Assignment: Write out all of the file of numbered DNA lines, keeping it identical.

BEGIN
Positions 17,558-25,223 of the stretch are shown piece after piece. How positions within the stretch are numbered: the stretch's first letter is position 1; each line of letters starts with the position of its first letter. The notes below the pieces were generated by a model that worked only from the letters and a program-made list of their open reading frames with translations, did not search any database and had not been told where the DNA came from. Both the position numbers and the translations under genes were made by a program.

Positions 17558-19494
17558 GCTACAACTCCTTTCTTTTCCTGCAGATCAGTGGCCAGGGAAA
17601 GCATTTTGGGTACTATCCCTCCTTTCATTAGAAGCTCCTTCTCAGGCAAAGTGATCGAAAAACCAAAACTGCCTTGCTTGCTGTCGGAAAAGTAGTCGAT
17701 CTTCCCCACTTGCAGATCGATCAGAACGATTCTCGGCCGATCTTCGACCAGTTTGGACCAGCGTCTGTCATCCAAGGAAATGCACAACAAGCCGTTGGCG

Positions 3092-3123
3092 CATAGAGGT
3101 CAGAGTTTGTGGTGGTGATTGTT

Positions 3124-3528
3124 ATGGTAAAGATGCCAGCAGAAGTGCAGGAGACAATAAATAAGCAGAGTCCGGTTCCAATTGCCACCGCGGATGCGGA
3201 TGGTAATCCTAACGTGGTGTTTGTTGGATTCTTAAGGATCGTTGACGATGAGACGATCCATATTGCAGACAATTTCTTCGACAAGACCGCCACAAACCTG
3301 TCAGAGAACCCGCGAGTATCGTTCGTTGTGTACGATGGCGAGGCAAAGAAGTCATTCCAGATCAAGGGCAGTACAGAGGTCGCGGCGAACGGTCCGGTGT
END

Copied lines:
Positions 17,558-25,223 of the stretch are shown piece after piece. How positions within the stretch are numbered: the stretch's first letter is position 1; each line of letters starts with the position of its first letter. The notes below the pieces were generated by a model that worked only from the letters and a program-made list of their open reading frames with translations, did not search any database and had not been told where the DNA came from. Both the position numbers and the translations under genes were made by a program.

Positions 17558-19494
17558 GCTACAACTCCTTTCTTTTCCTGCAGATCAGTGGCCAGGGAAA
17601 GCATTTTGGGTACTATCCCTCCTTTCATTAGAAGCTCCTTCTCAGGCAAAGTGATCGAAAAACCAAAACTGCCTTGCTTGCTGTCGGAAAAGTAGTCGAT
17701 CTTCCCCACTTGCAGATCGATCAGAACGATTCTCGGCCGATCTTCGACCAGTTTGGACCAGCGTCTGTCATCCAAGGAAATGCACAACAAGCCGTTGGCG

Positions 3092-3123
3092 CATAGAGGT
3101 CAGAGTTTGTGGTGGTGATTGTT

Positions 3124-3528
3124 ATGGTAAAGATGCCAGCAGAAGTGCAGGAGACAATAAATAAGCAGAGTCCGGTTCCAATTGCCACCGCGGATGCGGA
3201 TGGTAATCCTAACGTGGTGTTTGTTGGATTCTTAAGGATCGTTGACGATGAGACGATCCATATTGCAGACAATTTCTTCGACAAGACCGCCACAAACCTG
3301 TCAGAGAACCCGCGAGTATCGTTCGTTGTGTACGATGGCGAGGCAAAGAAGTCATTCCAGATCAAGGGCAGTACAGAGGTCGCGGCGAACGGTCCGGTGT